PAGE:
It wasn’t until my second year at university that I discovered I had a form of colour blindness.
I discovered this when my supervisor told me to click on the green folder on the screen. But I couldn’t see any green folders…
So, being the adept computing device user that I am, I naturally found myself staring at the colour blindness Wikipedia page. I ended up doing these “Ishihara tests” designed to test your blindness to colour. Sure enough, the tests showed I was actually colour blind — albeit mildly — and that I have the most common condition called ‘deutans’ (otherwise known as red-green colour blindness).
Until this point, I had assumed that people with colour blindness don’t see any colours at all (monochromacy). That is, I thought people with colour blindness continuously saw the world as if it’s a showing of Casablanca.
So how does all this relate to learning and teaching?
This discovery helped explain why I’ve had trouble viewing some graphs. It was hard for me to distinguish between colours!
Given that a significant portion are affected by some form of colour blindness (around 8% of people with Northern European ancestry have deutans — mostly males), we can take some steps to make teaching material such as graphs and diagrams more legible.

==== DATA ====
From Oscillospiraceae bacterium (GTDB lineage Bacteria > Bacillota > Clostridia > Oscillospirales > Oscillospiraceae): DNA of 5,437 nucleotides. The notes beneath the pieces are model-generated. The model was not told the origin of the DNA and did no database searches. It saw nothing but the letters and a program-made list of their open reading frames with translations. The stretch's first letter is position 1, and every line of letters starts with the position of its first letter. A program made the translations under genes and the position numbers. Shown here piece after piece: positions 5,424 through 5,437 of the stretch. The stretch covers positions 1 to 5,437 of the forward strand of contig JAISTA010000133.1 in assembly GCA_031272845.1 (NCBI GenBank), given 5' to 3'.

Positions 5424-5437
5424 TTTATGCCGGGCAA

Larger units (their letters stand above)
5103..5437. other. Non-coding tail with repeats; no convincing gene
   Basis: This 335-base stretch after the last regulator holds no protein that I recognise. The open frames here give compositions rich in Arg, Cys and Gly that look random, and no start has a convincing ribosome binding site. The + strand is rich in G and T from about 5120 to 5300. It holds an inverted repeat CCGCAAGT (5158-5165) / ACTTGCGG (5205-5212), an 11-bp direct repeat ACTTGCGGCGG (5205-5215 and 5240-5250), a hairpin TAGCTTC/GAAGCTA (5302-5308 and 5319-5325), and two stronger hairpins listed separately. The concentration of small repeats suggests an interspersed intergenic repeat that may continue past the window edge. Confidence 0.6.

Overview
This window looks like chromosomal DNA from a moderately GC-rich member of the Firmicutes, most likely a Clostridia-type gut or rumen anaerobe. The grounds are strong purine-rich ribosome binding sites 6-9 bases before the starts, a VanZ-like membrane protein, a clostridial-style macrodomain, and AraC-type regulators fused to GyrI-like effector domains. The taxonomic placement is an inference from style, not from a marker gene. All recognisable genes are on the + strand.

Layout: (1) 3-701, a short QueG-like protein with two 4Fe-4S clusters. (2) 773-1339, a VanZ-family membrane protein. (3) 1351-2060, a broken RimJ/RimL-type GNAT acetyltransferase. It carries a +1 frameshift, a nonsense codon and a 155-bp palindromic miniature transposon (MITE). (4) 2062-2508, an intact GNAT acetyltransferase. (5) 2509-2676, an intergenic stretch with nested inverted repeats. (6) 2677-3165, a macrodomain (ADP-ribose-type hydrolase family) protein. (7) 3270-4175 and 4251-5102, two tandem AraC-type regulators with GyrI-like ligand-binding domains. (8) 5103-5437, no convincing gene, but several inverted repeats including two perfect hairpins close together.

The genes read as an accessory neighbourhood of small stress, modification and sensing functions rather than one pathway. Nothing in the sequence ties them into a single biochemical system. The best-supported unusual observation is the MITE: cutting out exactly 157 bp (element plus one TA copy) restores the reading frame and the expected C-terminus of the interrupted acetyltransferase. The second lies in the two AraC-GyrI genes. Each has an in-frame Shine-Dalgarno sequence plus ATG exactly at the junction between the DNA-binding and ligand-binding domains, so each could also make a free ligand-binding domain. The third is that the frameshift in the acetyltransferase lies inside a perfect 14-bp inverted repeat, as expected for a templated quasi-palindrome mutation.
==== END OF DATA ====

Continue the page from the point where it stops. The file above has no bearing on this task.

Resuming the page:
One easy way is to use a tool like Color Oracle (download the app), which simulates colour blindness conditions. Then you can assess legibility quite easily.
Some further tips include: (see figures 4 and 5 of this document for more inspiration):
Use different shapes and different kinds of lines
Apply different background patterns/textures appropriately-
Textures used in shapes or charts, allow for greater distinction between shapes.
There are known colour combinations that are difficult for people with colour blindness to distinguish. Click on the link for more information.
Check if the material also makes sense in a black-and-white context, and that there is enough contrast
Happy chart making!
Thanks to Fidel Fernando for his help with the charts!